Pulling off the Road
In 1956 a terrible thing happened that most of us take for granted today. The Federal Aid Highway Act was passed and construction on our 47,856 miles of interstate began. Today nearly a quarter of all traffic occurs on the Interstate. (All this is true if Wikipedia can be trusted.) Now, instead of rumbling through one little insignificant town after another, instead of seeing the countryside and farmers, instead of the curls and bends of minor roads, we can just hop on the freeway and motor along, mindlessly carefree.
Well, maybe the Interstate isn’t any more terrible than say telephones or microwaves or a photography blog. And I would guess that more than twenty-five percent of all the miles on my truck are from the Interstate – hypocrisy becomes me. But like the development of nearly all technologies, the construction of the Interstate brushed aside adventure for leisure. On a recent swing through North and South Carolina, Tennessee, and Georgia, I pulled off the Interstate and slogged through some of these forgotten towns and otherwise unseen sights.
What could be more beautiful than a turtle plodding along a gravel road or a rain-blanketed Market Street? Or the county courthouse in the middle of town square where nearly one hundred years ago the Scopes Monkey Trial took place? It was a farce then: a substitute high school teacher, who had no recollection of actually teaching evolution, was put on trial to intentionally draw national attention to the little Tennessee town of Dayton. A statue of the presidentially ambitious William Jennings Bryan stands on the courthouse lawn today, reminding us that political theater predates the Reality-TV-Star "President" Donald Trump, cable news, and even the television itself.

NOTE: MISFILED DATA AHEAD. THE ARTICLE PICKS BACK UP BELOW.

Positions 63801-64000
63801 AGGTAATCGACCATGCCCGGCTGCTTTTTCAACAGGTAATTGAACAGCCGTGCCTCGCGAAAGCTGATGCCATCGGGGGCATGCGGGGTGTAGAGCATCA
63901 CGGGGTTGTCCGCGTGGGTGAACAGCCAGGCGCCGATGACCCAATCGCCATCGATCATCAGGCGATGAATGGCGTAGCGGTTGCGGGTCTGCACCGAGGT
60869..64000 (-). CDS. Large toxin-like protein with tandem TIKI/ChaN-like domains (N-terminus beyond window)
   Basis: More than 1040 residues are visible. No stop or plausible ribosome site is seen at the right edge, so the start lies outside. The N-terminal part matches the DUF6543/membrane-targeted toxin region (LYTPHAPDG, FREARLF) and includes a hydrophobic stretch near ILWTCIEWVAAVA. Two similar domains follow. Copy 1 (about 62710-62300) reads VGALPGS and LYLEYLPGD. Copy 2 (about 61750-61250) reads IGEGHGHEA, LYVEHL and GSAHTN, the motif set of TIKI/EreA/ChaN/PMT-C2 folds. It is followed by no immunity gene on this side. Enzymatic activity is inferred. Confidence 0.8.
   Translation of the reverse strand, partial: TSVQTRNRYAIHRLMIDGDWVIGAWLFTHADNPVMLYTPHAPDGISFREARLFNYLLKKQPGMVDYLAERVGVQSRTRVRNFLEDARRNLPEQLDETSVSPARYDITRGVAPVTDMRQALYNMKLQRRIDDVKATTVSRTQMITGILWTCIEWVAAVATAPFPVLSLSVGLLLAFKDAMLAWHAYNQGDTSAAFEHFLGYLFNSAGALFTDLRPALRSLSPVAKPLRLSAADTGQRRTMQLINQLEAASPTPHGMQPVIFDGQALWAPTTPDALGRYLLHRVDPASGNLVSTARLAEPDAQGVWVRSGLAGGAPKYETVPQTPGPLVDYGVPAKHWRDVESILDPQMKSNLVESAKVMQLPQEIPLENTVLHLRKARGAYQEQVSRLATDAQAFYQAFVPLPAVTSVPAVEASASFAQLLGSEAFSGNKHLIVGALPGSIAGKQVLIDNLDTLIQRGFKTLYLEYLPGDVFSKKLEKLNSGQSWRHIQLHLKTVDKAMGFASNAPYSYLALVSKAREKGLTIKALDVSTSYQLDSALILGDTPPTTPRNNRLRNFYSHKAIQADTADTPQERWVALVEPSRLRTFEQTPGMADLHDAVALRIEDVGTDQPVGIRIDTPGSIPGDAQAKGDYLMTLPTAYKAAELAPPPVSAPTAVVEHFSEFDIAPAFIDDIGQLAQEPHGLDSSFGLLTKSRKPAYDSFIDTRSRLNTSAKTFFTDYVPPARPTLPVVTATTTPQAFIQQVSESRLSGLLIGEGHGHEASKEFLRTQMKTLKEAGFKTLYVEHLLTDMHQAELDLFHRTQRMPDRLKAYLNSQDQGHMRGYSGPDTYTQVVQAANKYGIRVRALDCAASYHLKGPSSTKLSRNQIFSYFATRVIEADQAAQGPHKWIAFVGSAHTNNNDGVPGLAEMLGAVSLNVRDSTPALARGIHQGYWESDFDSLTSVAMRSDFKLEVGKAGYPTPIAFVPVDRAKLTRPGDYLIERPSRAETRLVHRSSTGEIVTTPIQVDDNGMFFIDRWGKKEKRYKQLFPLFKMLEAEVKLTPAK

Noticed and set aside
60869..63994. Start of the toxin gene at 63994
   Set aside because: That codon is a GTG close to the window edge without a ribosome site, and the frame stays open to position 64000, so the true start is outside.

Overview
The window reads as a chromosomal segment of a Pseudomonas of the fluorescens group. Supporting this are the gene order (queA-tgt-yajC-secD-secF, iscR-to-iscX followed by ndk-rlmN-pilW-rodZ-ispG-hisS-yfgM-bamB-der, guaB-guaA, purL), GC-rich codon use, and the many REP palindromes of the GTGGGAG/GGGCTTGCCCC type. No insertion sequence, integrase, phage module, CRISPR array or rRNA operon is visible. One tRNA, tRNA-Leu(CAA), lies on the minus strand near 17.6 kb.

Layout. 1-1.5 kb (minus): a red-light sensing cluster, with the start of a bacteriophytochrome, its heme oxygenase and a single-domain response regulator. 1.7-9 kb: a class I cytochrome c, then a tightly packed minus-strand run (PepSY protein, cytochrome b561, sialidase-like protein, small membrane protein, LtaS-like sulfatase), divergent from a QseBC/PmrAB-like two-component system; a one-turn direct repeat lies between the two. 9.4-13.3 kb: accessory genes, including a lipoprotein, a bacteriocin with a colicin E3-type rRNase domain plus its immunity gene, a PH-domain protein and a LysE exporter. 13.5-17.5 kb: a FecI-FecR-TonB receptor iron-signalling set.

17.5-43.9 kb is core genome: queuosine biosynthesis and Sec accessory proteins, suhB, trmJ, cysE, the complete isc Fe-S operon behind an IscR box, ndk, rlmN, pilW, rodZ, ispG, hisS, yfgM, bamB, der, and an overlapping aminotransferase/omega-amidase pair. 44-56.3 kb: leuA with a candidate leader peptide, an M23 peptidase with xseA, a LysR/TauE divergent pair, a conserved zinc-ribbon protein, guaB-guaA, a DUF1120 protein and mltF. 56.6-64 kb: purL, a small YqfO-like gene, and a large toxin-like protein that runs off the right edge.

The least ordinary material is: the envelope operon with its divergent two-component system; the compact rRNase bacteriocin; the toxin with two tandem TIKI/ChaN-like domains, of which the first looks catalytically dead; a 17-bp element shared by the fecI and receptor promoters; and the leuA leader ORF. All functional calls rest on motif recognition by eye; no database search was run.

Up the road I find Bobby and Betty Richardson working with gourds. (My next blog will be devoted to their work.) My ride goes down Walden’s Ridge, through the Sequatchie Valley, and back up again to the Prentice Cooper State Forest, where the Tennessee River gorges at path between mountains. In Georgia, I find a small artisan town just past the Oconee National Forest. Greensboro, Georgia is several hours away from Lee State Park in South Carolina, where hummingbirds swoop and dart in such hoops and arcs that the relativity of time is proven.
The beautiful, the truly beautiful is assumed and overlooked. Beauty isn’t the maudlin glory of youthfulness or artificially sculpted. It isn’t the banality of the sentimental or pithy. And we so easily confuse what is simply pretty for what is actually beautiful, obliging holidays and seasons for enchanting, the distracting and entertaining for delightful. True beauty makes no investment in profit, ambitions no personal gain, and craves more than the titillation of the sensual appetites. Beauty is experienced as disinterested pleasure – meaning something like art for art sake, beauty for the sake of beauty: transcending utility and need until it scavenges backwards in the collective human soul breaching that initial, internal spark that animates us all.